Maria quickly shoved these self-interrogations aside and willed herself to focus on the lonely tasks before her. Finish loading the car, drive home, and start preparing dinner to feed her rather ungrateful brood of brats. Oh, and yes, her husband too, who had been working from home for weeks since everyone started sheltering-in-place, but somehow felt more absent due to the added stresses of keeping business afloat.
She sighed. Maria suddenly felt the dread of returning to the frantic lair of kids and chores that awaited her return. A nagging restlessness and irritability plagued her very core. She was always busy but ever lonely, trapped by her duties as mother, wife, student. A heaviness on her shoulders took hold as she buckled her seat belt and started the engine.
First world problems, she thought to herself as she tried to shake off her personal grievances with the times, stop with your self-pity.
As Maria shifted the car out of “park,” her hand lightly brushed the bulge of her jacket that betrayed the location of her newly acquired vice. She caught herself inadvertently chuckling, in spite of herself. With a car loaded with ample food and supplies, Maria drove off the parking lot with uncertain measures of guilt and gratitude.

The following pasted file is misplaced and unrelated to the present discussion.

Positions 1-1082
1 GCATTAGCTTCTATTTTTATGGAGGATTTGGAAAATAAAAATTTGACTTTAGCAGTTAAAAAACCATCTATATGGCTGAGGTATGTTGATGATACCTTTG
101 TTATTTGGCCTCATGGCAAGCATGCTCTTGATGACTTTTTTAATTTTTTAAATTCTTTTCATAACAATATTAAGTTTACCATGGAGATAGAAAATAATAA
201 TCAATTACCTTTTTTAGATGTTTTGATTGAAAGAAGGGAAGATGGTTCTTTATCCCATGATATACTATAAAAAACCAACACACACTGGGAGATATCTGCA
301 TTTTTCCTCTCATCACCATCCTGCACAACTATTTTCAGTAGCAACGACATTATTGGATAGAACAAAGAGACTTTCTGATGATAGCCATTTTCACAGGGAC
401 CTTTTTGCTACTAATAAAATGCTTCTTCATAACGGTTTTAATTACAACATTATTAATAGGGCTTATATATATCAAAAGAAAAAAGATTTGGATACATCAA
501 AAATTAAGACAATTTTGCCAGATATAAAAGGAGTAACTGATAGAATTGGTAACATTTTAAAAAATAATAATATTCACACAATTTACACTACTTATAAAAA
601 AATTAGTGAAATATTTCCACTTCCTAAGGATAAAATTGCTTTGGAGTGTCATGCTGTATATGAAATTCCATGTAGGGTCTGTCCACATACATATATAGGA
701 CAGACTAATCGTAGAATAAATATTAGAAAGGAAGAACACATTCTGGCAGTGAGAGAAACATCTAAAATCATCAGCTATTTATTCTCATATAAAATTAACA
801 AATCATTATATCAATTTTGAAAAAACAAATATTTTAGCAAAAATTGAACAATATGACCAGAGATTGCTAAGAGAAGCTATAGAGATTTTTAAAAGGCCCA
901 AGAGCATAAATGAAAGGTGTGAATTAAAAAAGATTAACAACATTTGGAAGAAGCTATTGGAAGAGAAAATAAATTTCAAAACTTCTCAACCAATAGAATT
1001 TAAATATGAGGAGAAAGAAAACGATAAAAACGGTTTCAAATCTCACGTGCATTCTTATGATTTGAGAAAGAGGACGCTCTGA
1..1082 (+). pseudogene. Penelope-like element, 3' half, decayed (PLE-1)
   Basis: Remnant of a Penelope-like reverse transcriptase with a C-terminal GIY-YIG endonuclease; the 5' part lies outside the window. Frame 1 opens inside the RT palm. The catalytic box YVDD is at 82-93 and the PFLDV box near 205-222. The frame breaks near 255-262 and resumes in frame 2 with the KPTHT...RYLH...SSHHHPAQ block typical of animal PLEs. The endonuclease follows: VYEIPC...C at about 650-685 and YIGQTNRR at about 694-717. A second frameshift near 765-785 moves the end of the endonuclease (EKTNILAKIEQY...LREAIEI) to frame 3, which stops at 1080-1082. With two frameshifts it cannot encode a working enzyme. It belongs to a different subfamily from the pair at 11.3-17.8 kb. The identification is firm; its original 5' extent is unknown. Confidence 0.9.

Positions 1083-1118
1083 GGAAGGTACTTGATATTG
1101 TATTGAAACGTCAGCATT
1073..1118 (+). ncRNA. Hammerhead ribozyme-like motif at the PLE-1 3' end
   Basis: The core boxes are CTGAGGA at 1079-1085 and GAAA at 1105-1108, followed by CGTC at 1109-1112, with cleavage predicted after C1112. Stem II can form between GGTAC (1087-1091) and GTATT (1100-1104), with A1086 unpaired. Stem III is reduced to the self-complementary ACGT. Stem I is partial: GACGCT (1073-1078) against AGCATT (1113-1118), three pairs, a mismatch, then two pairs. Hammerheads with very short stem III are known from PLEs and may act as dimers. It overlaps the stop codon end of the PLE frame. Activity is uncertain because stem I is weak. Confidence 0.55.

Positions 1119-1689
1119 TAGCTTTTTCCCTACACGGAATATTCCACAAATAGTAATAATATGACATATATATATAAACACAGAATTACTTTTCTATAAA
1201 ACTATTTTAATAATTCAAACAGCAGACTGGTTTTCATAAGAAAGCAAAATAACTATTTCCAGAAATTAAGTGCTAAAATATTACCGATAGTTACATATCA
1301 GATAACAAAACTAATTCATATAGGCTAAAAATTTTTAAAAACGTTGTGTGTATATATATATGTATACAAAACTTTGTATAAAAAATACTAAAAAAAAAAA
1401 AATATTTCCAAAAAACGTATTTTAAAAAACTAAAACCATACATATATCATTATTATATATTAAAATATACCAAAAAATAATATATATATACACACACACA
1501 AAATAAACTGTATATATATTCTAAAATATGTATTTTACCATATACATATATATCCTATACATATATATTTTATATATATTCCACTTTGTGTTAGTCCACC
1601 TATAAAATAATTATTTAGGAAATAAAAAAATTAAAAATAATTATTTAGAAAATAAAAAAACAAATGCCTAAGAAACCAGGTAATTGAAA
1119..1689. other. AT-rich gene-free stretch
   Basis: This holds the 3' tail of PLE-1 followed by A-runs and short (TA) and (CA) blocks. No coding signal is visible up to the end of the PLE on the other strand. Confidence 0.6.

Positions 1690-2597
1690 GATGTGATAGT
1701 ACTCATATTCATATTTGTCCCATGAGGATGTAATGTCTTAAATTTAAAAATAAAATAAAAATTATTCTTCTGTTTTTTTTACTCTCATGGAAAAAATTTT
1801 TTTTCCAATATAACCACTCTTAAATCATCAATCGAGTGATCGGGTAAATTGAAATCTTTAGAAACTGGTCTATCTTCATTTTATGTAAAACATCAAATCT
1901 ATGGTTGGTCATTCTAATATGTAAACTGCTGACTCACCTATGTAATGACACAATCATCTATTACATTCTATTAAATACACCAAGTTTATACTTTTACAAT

* * * * *
To her surprise, when Maria got home it wasn’t the ‘end of the world’ as she had anticipated. Mark, her husband, had finished work a little earlier and ordered take-out. Then her kids were settled in front of the television watching a family-friendly movie instead of screaming over each other with zombie-killing video games.
“Thank you for getting dinner,” Maria said as she kissed Mark on the cheek while they crammed in their kitchen cleaning up after dinner.
“I got a text from Tania earlier too. She said you messaged her to have me call her while you put the kids to bed.”
Mark smiled with an understanding nod. “We have been stuck at home in quarantine for the last two months and you haven’t called a single friend once.”
“You know me … I’m just that socially awkward introvert who doesn’t know how to call people,” Maria said with a self-deprecating cynicism. “I haven’t called anyone in years.”
Mark rolled his eyes knowingly. “I hope you will call her, not just text!”
* * * * *
After the kids were showered, Mark eagerly coaxed Maria out of the house so he could put the kids to bed without her presence, which he often complained about.
“The kids are easier to put to bed without you around,” he would say, which was objectively true but often felt like a ding on her competency as a mother.
Motherhood … it was a role she cared deeply about, but felt a lot of ambivalence for. She breathed in the cool spring air, covered her head with her scarf and took the downhill street so she could face the hills that shadowed their home and allow the magenta-indigo hued skies that followed sunset to soothe her nerves.